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September 25, 2004
Column #1,204 

                     "Better To Build Boys Than Mend Men"

How does a corporate leader who is also a deeply committed Christian behave differently from other businessmen of nominal faith?

Consider S. Truett Cathy, 83, founder of the Atlanta-based Chick-fil-A restaurant chain. At one level he is quite similar to other businessmen: successful. Since he opened his first restaurant in 1946, more than 1,150 restaurants have opened in 38 states. Sales in 2003 were $1.5 billion, and it is the second largest quick-service chicken restaurant chain in the nation.

Everything else is different. First, all Chick-fil-A's close on Sunday, a big day for business. His son, Dan Cathy, 51, now the firm's President, explained that his father grew up in a fatherless home, which his mother ran as a boarding house. While his sisters laundered sheets, Truett helped his mother cook. He did not mind doing so during the week, but he longed for a divine day of rest on Sunday.

"He decided that if he ever opened a restaurant, he would not ask others to do, what he was unwilling to do. Sunday was a special day for my dad. And it has not hurt business. We demonstrated more sales in six days than competitors who were open seven."

His father asserts, "It's the best business decision I ever made. We realize we could do a large amount of volume that day but it's been to our benefit. I think people go out of their way to eat with us six days a week. I say let them eat somewhere else on Sunday and compare the food and service."

Dan adds, "There are also practical benefits. We feel better on Monday when we have had the opportunity to rest on Sunday. Retail is a high stress business. Pressure is constant. We allow 60-70 Chick-fil-A employees to recover."

Second, Truett Cathy has used his day off to worship at First Baptist Church of Fayetteville, GA and to teach Sunday School to 13-year-old boys for more than 50 years. Nor is he just a Sunday Christian. His WinShape Centre Foundation, which grew from his desire to "shape winners" has given $18 million in scholarships to Chick-fil-A employees.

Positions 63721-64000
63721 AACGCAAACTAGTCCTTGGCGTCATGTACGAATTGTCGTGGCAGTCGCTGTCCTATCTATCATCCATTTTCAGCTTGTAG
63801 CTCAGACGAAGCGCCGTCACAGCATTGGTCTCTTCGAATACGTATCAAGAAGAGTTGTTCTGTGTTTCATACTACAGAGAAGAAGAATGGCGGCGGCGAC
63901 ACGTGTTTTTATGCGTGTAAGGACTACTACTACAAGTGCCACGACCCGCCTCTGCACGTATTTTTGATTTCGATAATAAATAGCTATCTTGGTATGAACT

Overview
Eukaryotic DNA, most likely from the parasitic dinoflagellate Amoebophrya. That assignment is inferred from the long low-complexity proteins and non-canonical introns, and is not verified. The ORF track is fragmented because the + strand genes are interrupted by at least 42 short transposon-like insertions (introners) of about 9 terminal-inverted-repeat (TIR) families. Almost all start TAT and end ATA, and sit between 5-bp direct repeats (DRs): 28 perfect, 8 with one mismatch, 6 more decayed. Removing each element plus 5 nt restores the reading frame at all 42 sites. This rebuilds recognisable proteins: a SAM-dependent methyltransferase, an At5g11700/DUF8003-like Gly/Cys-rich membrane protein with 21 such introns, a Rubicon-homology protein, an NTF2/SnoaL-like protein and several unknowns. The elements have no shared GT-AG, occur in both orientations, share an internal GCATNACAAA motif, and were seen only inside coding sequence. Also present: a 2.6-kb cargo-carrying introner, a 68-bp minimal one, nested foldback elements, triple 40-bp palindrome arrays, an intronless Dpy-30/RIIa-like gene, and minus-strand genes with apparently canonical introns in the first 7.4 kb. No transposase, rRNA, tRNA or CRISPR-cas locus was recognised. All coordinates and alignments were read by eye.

He has opened 14 WinShape homes for foster children, giving kids who have often been shuttled from one foster home to another - the opportunity to have a "true, permanent home" with up to 12 children and a "mother and father."

Third, the business is designed to have a positive impact on young people's lives.  "Our purpose is to glorify God by being a faithful steward of all that He has entrusted to us," says Dan. "We use this business as a front for impacting young people's lives," both employees and customers. The placemats do not feature a monster of the month, but character values.

Another charity focuses on strengthening marriages, such as a conference center that helps couples in crisis.

Finally, Truett Cathy has just written a little book that would make a nice gift for any father called "It's Better to Build Boys Than To Mend Men." As Art Linkletter writes in the Foreword, "Never before in the history of Western civilization has a generation of children been subjected to such an avalanche of vulgarity, violence, drug abuse and sexual promiscuity."

Cathy's answer is simple: "God wants to work through you to change the life of a child. Every child I know who overcame long odds and grew into a responsible adult can point to an adult who stepped into his or her life as a friend, mentor and guide."

He notes that 90 percent of all homeless and runaway children are from fatherless homes plus 71 percent of school dropouts and 85 percent of those in prison. As a father, grandfather of 12 plus 135 foster children he's helped, Chick-fil-A's founder writes wise words of counsel:

"Stop arguing in front of your children."

"Don't consider watching TV with your children to be 'quality time.' You may be in the same room but you are not together. Participate in activities with your children. Play games."

"One of the quickest ways to turn sixteen-year-old children into prodigals is give them their own car."

"It is much easier to hire a good attitude than to change a bad one."

"If our children are to remain pure, we must do three things:

 - "Pray for them."

 - "Model purity."

 - "Talk to them about remaining pure. This is your responsibility as a parent."

Truett Cathy "is one of the extraordinary people of my generation," concludes Art Linkletter.

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